Personal Injury Liability in Washington
Who is at fault? That question is one of the cornerstones of personal injury law. If you’ve been involved in a personal injury car accident, one of the first things you’ll think about is who was at fault in the accident. You’re not the only person worried about this question. If you talk to a personal injury attorney about taking your case, it is one of the first things they will consider as well. Whether it was an auto accident or a slip and fall case, figuring out personal injury liability (who was at fault) is a vital component of a good personal injury claim. No personal injury lawyer wants to take a case unless they are sure their client is not at fault. Deciding fault is fact intensive, so it pays to gather as much evidence regarding liability as possible. Depending on the type of personal injury case you have, personal injury liability analysis can change. Here are a few guiding principles.
Who Was At Fault in My Car Accident?
Car accident liability depends on traffic laws. In Washington, traffic laws are codified in the Revised Code of Washington. Whether your auto accident was a rear end collision, a side swipe, or a T-bone crash, you have to look at the traffic laws to determine personal injury liability.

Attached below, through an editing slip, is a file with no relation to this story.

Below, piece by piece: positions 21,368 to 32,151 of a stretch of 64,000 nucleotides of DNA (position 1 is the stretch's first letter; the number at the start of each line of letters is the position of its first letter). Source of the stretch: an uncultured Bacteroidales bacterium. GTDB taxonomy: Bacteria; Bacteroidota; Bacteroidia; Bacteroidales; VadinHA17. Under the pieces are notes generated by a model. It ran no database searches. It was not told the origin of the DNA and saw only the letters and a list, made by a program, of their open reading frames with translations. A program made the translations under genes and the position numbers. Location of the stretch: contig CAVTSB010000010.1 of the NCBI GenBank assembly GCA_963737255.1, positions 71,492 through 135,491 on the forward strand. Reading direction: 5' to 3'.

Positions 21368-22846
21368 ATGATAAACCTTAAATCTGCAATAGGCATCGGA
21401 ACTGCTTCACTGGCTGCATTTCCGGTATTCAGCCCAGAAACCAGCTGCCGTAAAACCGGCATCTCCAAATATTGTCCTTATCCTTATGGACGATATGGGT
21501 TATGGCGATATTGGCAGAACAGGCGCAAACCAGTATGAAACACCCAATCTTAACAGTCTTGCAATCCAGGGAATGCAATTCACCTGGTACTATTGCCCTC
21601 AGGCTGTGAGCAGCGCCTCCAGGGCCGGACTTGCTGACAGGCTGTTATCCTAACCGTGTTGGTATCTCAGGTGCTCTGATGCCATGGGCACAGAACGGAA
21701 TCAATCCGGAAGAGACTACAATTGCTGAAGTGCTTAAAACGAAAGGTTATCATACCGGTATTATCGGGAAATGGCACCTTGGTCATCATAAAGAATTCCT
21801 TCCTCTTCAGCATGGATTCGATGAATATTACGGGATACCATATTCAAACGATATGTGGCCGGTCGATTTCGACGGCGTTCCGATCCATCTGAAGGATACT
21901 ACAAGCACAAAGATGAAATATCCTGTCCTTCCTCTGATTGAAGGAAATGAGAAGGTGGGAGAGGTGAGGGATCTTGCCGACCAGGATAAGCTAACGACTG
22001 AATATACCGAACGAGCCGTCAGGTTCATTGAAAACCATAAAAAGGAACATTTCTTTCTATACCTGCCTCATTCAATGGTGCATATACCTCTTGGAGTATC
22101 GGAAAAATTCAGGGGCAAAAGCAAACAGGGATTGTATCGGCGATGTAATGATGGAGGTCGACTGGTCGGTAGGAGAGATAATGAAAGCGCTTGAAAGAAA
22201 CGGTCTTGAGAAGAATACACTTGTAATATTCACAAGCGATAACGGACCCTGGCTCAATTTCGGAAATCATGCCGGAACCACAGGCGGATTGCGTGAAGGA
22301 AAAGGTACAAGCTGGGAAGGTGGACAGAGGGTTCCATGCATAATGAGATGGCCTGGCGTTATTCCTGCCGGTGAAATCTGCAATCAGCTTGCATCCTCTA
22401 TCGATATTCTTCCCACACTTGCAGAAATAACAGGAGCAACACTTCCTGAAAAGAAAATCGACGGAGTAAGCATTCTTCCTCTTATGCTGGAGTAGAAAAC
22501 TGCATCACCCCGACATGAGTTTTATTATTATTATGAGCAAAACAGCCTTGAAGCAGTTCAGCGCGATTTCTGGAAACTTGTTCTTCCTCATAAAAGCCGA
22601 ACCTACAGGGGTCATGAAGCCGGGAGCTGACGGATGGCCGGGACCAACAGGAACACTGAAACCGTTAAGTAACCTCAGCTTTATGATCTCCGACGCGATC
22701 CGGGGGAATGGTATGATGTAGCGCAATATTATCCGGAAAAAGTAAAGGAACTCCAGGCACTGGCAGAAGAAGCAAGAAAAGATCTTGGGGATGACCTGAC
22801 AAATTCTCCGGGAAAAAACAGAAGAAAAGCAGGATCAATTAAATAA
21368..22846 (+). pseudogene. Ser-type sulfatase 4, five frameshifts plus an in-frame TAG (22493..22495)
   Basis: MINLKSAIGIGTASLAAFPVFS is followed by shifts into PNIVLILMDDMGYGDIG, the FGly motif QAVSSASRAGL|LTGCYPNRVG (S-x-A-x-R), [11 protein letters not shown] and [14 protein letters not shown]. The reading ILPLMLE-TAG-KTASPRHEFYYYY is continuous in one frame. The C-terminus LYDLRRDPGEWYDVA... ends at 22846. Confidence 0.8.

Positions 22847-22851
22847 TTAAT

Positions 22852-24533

Every driver in Washington has a duty to avoid an auto accident. However, the disfavored driver always has the primary duty to avoid crashing into a favored driver. A favored driver is one who enjoys the right of way. In most cases, the driver with the right of way may assume that all disfavored drivers will yield to them. Where an accident occurs between a favored and disfavored driver, the disfavored driver has the burden of proving contributory negligence by the favored driver. For example, if driver A runs a red light and strikes driver B, driver A will almost always be found to be 100% at fault. Driver B might also be partially to blame in a scenario where driver B was driving 100 miles per hour as well. In that case, because driver A was the disfavored driver, driver A would have the burden of proving how fast driver B was going to avoid being wholly liable for the accident.
Car Accidents at Intersections
When two vehicles approach an intersection at the same time, the driver on the left must yield to the driver on the right. The driver on the right may assume that the driver on the left will yield and need not expect negligence by the driver on the left. Even so, the favored driver must look to make sure that the other party will yield.